X_{j,t},~D_{1,j,t}^{IV},~D_{2,j,t}^{IV}\right) }{\partial D_{1,j,t}}=\frac{1%
}{1-\phi _{1}\phi _{2}}\left( \gamma _{1}+\phi _{1}\frac{\partial \Phi
^{-1}\left( \hat{P}_{j,t}\right) }{\partial D_{1,j,t}}\right)
\end{equation*}%
and:
\begin{equation*}
E\left( \hat{\delta}_{1}^{IV}\right) =\frac{\partial E\left( Y_{1,j,t}\mid
X_{j,t},~D_{1,j,t}^{IV},~D_{2,j,t}^{IV}\right) }{\partial D_{2,j,t}}=\frac{1%
}{1-\phi _{1}\phi _{2}}\left( \delta _{1}+\phi _{1}\frac{\partial \Phi
^{-1}\left( \hat{P}_{j,t}\right) }{\partial D_{2,j,t}}\right)
\end{equation*}%
.
Typically, the crisis state has a negative net effect on growth:
\begin{equation*}
\phi _{1}<0.
\end{equation*}
Assume that $,\phi _{1}\phi _{2}<1.$
Because the peg increases the sudden stops probability , whereas the
imposition of capital controls lowers the probability, we get:
\begin{eqnarray*}
\frac{\partial \Phi ^{-1}\left( \hat{P}_{j,t}\right) }{\partial D_{2,j,t}}
&>&0 \\
\frac{\partial \Phi ^{-1}\left( \hat{P}_{j,t}\right) }{\partial D_{2,j,t}}
&<&0.
\end{eqnarray*}
Therefore, the IV estimate for the marginal \ effect of exchange-rate regime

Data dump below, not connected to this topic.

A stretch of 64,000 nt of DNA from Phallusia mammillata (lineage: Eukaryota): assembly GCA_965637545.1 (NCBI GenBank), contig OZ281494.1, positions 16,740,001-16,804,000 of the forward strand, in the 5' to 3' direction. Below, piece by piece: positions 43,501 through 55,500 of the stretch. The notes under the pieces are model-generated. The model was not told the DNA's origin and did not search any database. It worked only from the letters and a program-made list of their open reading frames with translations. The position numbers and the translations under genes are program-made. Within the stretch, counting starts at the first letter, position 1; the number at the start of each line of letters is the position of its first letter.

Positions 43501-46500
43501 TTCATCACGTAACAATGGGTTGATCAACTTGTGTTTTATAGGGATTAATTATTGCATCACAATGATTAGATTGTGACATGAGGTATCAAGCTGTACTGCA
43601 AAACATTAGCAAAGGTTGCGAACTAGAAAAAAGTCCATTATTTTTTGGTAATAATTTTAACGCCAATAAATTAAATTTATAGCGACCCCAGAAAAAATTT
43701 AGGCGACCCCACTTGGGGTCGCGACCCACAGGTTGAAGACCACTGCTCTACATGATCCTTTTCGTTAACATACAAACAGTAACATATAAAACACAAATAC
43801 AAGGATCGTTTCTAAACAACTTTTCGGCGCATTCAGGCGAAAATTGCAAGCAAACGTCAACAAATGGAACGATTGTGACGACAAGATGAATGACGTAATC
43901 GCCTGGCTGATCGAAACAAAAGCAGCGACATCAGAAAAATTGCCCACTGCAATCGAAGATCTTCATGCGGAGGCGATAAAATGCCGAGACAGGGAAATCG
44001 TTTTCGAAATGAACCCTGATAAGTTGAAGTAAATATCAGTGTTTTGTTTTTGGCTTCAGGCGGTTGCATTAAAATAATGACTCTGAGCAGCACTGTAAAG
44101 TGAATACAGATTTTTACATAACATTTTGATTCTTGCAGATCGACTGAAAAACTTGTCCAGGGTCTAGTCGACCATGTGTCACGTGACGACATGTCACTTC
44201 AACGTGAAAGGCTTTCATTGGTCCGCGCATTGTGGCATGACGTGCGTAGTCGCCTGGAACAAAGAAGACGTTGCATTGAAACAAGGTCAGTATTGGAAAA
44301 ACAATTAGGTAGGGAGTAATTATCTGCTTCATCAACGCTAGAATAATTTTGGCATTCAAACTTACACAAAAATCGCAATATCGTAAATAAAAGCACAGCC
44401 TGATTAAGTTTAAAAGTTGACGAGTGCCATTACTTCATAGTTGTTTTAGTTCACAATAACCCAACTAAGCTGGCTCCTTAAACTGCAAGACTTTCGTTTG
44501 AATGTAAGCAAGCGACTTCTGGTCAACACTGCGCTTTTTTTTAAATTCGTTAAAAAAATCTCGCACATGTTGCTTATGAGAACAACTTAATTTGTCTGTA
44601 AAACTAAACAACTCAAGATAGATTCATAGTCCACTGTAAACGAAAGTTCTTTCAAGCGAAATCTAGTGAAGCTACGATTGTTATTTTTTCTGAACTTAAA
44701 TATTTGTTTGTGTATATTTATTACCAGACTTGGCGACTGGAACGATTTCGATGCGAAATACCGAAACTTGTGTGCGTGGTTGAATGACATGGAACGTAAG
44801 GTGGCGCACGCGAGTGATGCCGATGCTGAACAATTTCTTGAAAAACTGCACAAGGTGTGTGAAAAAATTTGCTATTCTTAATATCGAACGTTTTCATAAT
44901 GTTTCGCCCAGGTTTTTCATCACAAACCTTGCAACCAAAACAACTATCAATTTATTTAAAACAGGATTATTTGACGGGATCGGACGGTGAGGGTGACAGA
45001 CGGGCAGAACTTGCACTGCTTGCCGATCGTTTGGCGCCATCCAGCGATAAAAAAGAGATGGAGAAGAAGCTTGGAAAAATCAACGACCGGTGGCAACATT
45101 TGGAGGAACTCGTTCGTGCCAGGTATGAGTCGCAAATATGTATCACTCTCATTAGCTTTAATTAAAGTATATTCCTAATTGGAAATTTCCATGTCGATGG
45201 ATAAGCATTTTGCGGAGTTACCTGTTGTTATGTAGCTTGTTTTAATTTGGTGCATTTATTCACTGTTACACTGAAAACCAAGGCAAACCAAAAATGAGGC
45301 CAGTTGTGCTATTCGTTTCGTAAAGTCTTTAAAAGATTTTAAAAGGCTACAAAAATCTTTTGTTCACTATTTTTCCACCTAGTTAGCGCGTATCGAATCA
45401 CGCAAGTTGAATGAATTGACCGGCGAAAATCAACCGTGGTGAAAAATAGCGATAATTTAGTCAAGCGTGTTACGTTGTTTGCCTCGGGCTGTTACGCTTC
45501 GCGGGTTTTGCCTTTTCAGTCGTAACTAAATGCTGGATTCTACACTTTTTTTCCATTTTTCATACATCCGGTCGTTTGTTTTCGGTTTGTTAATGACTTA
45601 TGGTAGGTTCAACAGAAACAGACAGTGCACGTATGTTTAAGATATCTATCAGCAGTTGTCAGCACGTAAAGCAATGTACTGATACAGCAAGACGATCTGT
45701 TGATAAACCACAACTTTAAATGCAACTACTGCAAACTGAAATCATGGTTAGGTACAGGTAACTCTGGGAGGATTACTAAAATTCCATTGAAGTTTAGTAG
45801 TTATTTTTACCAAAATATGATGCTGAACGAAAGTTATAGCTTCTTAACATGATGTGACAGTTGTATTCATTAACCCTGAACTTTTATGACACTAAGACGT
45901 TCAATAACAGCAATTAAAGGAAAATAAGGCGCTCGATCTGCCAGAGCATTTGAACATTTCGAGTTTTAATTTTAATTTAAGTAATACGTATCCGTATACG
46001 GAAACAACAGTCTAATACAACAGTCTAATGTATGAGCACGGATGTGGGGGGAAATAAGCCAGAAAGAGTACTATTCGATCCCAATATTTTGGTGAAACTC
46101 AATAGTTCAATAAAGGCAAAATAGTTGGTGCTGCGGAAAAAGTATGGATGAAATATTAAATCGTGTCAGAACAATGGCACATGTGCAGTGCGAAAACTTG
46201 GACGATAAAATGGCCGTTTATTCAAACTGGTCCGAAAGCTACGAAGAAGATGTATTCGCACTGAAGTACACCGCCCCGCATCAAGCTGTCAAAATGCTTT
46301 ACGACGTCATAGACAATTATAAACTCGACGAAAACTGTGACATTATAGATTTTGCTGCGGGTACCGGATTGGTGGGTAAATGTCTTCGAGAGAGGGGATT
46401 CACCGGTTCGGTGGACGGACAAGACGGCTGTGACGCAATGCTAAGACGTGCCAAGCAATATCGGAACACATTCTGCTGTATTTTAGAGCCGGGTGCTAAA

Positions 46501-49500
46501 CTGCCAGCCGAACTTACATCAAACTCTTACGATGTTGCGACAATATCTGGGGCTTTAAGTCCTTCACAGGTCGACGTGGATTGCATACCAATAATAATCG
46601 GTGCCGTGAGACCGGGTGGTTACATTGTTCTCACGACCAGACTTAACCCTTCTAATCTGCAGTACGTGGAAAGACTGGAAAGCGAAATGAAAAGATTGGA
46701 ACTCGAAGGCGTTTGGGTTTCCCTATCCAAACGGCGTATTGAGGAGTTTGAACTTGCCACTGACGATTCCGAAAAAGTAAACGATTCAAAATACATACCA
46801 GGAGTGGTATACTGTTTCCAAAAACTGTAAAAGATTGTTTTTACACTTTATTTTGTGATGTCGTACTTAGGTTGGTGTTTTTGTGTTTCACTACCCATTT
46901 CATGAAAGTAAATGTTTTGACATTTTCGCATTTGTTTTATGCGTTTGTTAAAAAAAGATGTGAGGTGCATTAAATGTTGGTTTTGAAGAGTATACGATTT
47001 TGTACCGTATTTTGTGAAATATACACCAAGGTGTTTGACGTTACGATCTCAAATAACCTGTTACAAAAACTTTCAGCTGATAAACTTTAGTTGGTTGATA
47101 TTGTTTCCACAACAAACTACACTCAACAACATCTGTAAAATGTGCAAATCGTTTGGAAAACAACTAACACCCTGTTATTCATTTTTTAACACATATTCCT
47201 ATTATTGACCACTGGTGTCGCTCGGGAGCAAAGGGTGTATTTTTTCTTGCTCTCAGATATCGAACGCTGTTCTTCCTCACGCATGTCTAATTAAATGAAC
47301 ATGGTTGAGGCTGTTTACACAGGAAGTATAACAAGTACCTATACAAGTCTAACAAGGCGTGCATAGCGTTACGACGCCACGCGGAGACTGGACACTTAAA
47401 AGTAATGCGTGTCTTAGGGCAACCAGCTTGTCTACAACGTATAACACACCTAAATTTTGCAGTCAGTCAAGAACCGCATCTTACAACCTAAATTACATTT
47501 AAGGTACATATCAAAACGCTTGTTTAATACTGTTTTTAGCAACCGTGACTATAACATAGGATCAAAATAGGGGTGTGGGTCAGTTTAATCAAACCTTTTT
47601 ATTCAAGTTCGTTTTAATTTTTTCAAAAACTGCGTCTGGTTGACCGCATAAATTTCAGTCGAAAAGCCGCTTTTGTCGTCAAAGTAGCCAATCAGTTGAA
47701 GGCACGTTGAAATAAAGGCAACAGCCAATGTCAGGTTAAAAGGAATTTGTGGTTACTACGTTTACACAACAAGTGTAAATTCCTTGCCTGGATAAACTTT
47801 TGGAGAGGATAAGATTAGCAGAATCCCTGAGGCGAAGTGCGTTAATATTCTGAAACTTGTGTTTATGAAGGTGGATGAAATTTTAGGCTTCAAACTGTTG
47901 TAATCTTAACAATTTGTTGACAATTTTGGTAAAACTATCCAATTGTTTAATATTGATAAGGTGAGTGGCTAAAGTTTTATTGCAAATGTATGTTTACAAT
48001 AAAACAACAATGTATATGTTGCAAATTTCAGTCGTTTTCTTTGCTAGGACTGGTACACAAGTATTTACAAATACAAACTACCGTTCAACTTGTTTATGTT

on growth is equal to:
\begin{equation*}
\left( 1-\phi _{1}\phi _{2}\right) E\left( \hat{\gamma}_{1}^{IV}\right)
=\gamma _{1}+\phi _{1}\frac{\partial E\left( \Phi ^{-1}\right) }{\partial
D_{1,j,t}}<\gamma _{1}>0.
\end{equation*}%
Similarly, the IV estimate for the marginal effect of the imposition of
capital controls on growth is equal to:
\begin{equation*}
\left( 1-\phi _{1}\phi _{2}\right) E\left( \hat{\delta}_{1}^{IV}\right)
=\delta _{1}+\phi _{1}\frac{\partial E\left( \Phi ^{-1}\right) }{\partial
D_{2,j,t}}>\delta _{1}<0.
\end{equation*}
This means that if the econometrician ignores the effect on growth of the
projected probability of sudden stops the estimate of the direct effect of
the peg on growth is biased towards zero. Similarly, the direct effect on
growth of the imposition capital controls is also biased towards zero.
Note also that the $\partial E\left( \Phi ^{-1}\right) /\partial D_{1,j,t}$\
and $\partial E\left( \Phi ^{-1}\right) /\partial D_{1,j,t}$\ are the
\textit{sample average} effects of policy regimes on the crisis probability.
But because of the assumption of a normal distribution for the residual of
the Probit equation, the effect is \textit{non linear}. This means that , $%
\frac{\partial E\left( \Phi ^{-1}\right) }{\partial D_{2,j,t}}>\frac{%
\partial \left( \Phi ^{-1}\right) }{\partial D_{2,j,t}}$\ for countries with
strong fundamentals, whereas $\frac{\partial E\left( \Phi ^{-1}\right) }{%
\partial D_{2,j,t}}<\frac{\partial \left( \Phi ^{-1}\right) }{\partial
D_{2,j,t}}$\ for country with weak fundamentals.
\end{document}